David Bourget (Western Ontario)
David Chalmers (ANU, NYU)
Rafael De Clercq
Jack Alan Reynolds
Learn more about PhilPapers
Hume Studies 33 (1):3-19 (2007)
This paper examines Hume’s four essays on happiness: the “Epicurean,” the “Stoic,” the “Platonist,” and the “Sceptic.” I argue, first, that careful attention to how these essays are written shows that they do not simply argue for one position over others. They also elicit affective and imaginative responses in order to modify the reader’s outlook and to improve the reader’s understanding in service to moral ends. The analysis offers an improved reading of the essays and highlights the intimate connections between the purposes of philosophical writing and its manner of presentation. Secondly, I contend that appreciating how Hume’s essays on happiness work on the reader demonstrates the insufficiency of Hume’s categories of “anatomist” and “painter.”
|Keywords||No keywords specified (fix it)|
|Categories||categorize this paper)|
Setup an account with your affiliations in order to access resources via your University's proxy server
Configure custom proxy (use this if your affiliation does not provide a proxy)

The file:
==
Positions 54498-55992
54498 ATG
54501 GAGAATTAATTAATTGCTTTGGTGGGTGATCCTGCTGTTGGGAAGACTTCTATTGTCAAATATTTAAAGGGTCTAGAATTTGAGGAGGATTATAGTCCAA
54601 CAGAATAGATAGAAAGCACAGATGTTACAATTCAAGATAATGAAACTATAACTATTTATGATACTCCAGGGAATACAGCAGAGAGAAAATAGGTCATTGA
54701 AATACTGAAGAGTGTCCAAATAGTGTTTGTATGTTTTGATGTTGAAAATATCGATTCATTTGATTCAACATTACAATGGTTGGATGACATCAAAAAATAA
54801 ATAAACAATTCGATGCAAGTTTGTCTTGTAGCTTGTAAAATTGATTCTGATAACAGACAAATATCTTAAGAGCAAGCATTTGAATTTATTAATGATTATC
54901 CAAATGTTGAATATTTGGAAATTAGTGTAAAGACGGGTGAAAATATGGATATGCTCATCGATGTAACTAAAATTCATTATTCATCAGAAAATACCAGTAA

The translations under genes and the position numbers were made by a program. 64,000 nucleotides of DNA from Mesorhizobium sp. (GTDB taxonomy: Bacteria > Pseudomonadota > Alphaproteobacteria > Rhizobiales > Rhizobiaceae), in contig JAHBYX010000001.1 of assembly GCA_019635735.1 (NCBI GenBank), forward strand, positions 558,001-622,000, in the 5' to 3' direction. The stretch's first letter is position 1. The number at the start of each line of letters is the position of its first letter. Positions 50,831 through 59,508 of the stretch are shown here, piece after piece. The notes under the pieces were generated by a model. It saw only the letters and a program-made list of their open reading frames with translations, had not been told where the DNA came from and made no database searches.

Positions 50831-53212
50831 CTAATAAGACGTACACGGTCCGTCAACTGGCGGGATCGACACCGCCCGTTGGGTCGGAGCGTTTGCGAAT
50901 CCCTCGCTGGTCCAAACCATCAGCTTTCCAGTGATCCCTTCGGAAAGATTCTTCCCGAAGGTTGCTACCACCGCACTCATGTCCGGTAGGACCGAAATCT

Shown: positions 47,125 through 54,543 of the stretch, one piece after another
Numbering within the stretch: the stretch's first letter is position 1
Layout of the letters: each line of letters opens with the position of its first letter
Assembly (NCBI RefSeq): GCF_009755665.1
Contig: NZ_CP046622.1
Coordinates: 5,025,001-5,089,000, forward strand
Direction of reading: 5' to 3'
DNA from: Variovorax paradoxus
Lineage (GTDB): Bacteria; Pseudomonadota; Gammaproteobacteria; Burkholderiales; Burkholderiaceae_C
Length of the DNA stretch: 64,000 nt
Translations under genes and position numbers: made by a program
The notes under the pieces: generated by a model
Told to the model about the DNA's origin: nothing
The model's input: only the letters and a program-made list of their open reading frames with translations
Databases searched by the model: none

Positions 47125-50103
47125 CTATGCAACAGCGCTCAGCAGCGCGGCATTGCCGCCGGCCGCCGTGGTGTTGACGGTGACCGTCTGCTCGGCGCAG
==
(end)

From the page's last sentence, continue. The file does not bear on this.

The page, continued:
|Through your library|
References found in this work BETA
No references found.
Citations of this work BETA
Matthew Walker (2013). Reconciling the Stoic and the Sceptic: Hume on Philosophy as a Way of Life and the Plurality of Happy Lives. British Journal for the History of Philosophy 21 (5):879 - 901.
Similar books and articles
Scott Black (2011). Thinking in Time in Hume's Essays. Hume Studies 36 (1):3-23.
John Immerwahr (1989). Hume's Essays on Happiness. Hume Studies 15 (2):307-324.
Marina Frasca-Spada & P. J. E. Kail (eds.) (2005). Impressions of Hume. Oxford University Press.
R. J. K. (1984). Editorial Notes. Teaching Philosophy 7 (3):281-281.
David Hume (1903). Essays Moral, Political, and Literary. Monograph Collection (Matt - Pseudo).
Martin Bell (2001). The Relation Between Literary Form and Philosophical Argument in Hume’s Dialogues Concerning Natural Religion. Hume Studies 27 (2):227-246.
Anne Jaap Jacobson (ed.) (2000). Feminist Interpretations of David Hume. Penn State Press.
Fred Feldman (2010). What is This Thing Called Happiness? Oxford University Press.
Moritz Baumstark (2010). Hume's Reading of the Classics at Ninewells, 1749–51. Journal of Scottish Philosophy 8 (1):63-77.
Terence Penelhum (2000). Themes in Hume: The Self, the Will, Religion. Oxford University Press.
Don Garrett (2002). Hume on Testimony Concerning Miracles. In Peter Millican (ed.), Reading Hume on Human Understanding: Essays on the First Enquiry. Clarendon Press.
David Fate Norton & Jacqueline Anne Taylor (eds.) (2009). The Cambridge Companion to Hume. Cambridge University Press.
Added to index2012-03-18
Total downloads9 ( #183,760 of 1,692,175 )
Recent downloads (6 months)1 ( #184,284 of 1,692,175 )
How can I increase my downloads?